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bus ride turns into a parent's worst nightmare. moments after tuesday's crash frantic parents rushed to the scene. >> i thought it was something simple and when i saw that their bus was smashed in the front, i knew something was wrong. >> reporter: at around 2:50 in the afternoon police say bus 44 was traveling eastbound when it made a sharp left turn, crossed over the concrete median and hit bus 57 from sunnyview primary causing it to flip on its side. within minutes police and emt were running to the scene, pulling people from the wreckage and trying to reunite chirp with their families. >> he was in shock, crying. he was petrified. he's never been in an accident before. for it to be his bus, he's really scared. >> two young girls and an aide
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identified as kim riddle were pronounced dead at the scene. >> we just ask the community to pray for -- >> she was saying, are you okay, are you okay? >> three girls made it out with a few bumps and scrapes. a lot of them are oklahoma. >> a lot of them are bleeding, crying. some of their parents weren't there yet and they were scared. it was scary. >> although classes have been canceled, the school will be open today for students and family members who need grief counseling. ntsb investigators will also be arrived to try to determine exactly what caused the crash. norah? >> all right, manuel. thank you. bill cosby faces disturbing new sexual misconduct allegations this morning. a california woman filed a lawsuit tuesday saying he molested her when she was 15. she's the first of cosby's recent accusers to take her
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claim to court. vinita nair is here with a report and a rare interview from bill cosby. >> she and her friend met bill cosby on a set 40 years ago. he asked her how old she was. he invited them to his tennis club. after they met he asked them to follow him to a nearby house. according to a copy of the lawsuit obtained by "cbs this morning," it was at the house where cosby played games of billiards with 15-year-old julie huth while serving alcoholic beverages to her and her 16-year-old friend. he told them he had a surprise for them. he led them to the playboy mansion. he said if anybody asked how old they were to say they were 19.
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he led them to a bathroom in a bedroom suite and when she emerged she found crosby sitting on the bed. he attempted to put his hand down her pants and then took his hand and perform add sed a sex himself. huth claimed she suffered significant damage and a life long effect. no criminal charges have ever been filed against the comedian, although he settled a civil lawsuit out of court in 2006. cosby's attorneys have repeatedly denied any wrongdoing and cosby himself has tried to remain tight-lipped about the accusations but last night in a rare tweet since the recent allegations began he wrote, thank you. whoopi goldberg. she had expressed skepticism
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over allegations made by barbara bowman in november. >> i hope there is justice for this lady. i hope to get to the bottom of this. i'm going to reserve my judgment because i have a lot of questions. >> we reached out to judy huth and bill cosby. neither has responded. last monday he resigned from temple university. thank you. this morning the national guard is cutting back troops. they rejected critical charges in the michael brown killing. brown's stepfather is now under investigation for his angry response that niece. police say louis head powe ten clal faces charging of inciting a riot secretary of defense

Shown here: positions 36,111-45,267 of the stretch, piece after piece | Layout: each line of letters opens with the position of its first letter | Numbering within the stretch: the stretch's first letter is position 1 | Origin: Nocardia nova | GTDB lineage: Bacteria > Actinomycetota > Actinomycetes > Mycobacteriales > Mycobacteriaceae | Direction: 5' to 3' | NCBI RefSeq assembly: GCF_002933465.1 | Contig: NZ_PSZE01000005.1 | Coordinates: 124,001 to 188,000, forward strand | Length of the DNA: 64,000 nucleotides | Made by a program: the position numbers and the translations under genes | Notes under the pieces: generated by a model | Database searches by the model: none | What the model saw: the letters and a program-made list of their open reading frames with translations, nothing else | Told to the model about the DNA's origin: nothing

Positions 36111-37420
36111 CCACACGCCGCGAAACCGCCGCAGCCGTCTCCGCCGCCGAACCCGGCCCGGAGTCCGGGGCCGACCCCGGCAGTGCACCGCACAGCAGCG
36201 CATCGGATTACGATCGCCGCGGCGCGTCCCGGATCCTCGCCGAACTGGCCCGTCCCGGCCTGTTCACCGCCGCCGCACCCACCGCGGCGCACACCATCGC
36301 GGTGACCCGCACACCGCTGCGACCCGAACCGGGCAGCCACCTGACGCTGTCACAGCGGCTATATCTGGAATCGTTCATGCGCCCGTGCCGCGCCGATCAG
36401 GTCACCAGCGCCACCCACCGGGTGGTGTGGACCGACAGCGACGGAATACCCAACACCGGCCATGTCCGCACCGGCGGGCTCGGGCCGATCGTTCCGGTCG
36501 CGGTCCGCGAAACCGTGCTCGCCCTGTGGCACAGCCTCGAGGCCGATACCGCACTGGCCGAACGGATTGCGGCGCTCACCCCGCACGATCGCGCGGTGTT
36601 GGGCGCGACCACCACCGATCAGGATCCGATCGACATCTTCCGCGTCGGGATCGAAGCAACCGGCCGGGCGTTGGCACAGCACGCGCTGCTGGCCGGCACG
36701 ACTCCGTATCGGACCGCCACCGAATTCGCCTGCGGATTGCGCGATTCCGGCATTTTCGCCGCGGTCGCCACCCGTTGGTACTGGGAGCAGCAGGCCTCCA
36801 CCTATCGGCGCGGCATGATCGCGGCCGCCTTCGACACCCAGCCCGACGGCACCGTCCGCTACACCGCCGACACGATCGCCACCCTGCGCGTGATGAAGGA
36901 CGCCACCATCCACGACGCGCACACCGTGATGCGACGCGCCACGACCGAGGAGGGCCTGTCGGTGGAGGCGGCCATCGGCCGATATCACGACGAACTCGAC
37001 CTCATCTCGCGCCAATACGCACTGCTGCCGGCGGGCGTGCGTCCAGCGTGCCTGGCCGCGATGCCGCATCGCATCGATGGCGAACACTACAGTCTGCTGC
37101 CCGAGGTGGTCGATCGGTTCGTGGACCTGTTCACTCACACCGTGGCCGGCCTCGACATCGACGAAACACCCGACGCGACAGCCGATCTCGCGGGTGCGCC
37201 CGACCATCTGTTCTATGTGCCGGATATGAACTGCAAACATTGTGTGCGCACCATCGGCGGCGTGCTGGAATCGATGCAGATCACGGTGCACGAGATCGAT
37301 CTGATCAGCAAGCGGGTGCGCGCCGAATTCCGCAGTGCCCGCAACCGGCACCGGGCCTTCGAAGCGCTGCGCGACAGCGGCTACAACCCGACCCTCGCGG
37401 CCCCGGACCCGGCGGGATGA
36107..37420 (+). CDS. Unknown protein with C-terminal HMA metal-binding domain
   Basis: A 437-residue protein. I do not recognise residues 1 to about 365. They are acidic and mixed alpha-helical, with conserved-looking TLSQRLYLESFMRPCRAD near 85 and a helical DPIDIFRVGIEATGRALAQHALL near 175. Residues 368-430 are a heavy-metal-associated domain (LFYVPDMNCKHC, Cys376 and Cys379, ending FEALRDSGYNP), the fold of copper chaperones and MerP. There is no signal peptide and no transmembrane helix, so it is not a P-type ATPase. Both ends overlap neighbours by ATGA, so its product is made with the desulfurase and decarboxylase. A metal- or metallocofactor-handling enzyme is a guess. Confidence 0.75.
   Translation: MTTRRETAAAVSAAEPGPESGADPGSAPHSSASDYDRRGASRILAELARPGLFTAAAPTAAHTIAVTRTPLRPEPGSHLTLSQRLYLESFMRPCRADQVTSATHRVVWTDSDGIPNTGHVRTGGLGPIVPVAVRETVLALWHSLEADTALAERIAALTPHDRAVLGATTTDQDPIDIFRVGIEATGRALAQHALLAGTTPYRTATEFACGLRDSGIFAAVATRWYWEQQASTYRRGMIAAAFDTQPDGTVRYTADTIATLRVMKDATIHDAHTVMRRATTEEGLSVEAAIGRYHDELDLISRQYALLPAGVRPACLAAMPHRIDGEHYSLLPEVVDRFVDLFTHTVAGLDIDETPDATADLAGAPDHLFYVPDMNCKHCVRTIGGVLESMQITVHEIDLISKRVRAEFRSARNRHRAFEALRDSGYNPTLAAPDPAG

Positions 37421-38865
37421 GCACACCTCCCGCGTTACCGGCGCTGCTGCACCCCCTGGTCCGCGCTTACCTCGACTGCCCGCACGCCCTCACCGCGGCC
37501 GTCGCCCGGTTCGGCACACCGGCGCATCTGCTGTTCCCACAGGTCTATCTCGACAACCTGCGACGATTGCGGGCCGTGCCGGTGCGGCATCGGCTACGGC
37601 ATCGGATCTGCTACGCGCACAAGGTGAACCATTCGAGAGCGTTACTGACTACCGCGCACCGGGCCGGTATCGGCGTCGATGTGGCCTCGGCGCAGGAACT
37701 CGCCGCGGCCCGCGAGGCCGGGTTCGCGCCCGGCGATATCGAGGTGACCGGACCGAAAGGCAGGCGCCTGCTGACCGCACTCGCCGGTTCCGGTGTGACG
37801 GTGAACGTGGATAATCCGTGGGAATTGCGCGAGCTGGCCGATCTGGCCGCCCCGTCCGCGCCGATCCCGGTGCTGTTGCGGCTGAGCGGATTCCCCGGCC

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charles hagel plans to retear. ashton carter is up next. bill plante at the pentagon. good morning. >> carter's name is tonal one being considered and the announcement will probably come later this week. the white house won't confirm that carter is their nominee, only that he's on the list. but spokesman josh earnest praised him. >> he's somebody who has previously served the administration as the deputy secretary of defense, a position he filled very ably r carter is a physicist who has held two top jobs at the pentagon during the obama administration. serve bs previously as the undersecretary in charge of the weapons program. though a civilian, he's seen as having the confidence of the department's military command. as a defense secretary he would
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face complex strategy questions about the fight against isis in syria and iraq, questions that humbled his predecessor chuck hagel. he told charlie rose earlier this year -- >> we're not going to get a solution. i think our advisers will give us insight, influence there, but that's the most important benefit of having them there. >> reporter: carter was confirmed unanimously by the senate in his previous job and would likely do well again, but ted cruz and other republicans questioned whether the white house would allow anyone the freedom to do the job. >> it says something that somebody is saying no thank you i don't want to serve in the secretary of defense that overrides the defense department that is treated sub servantly.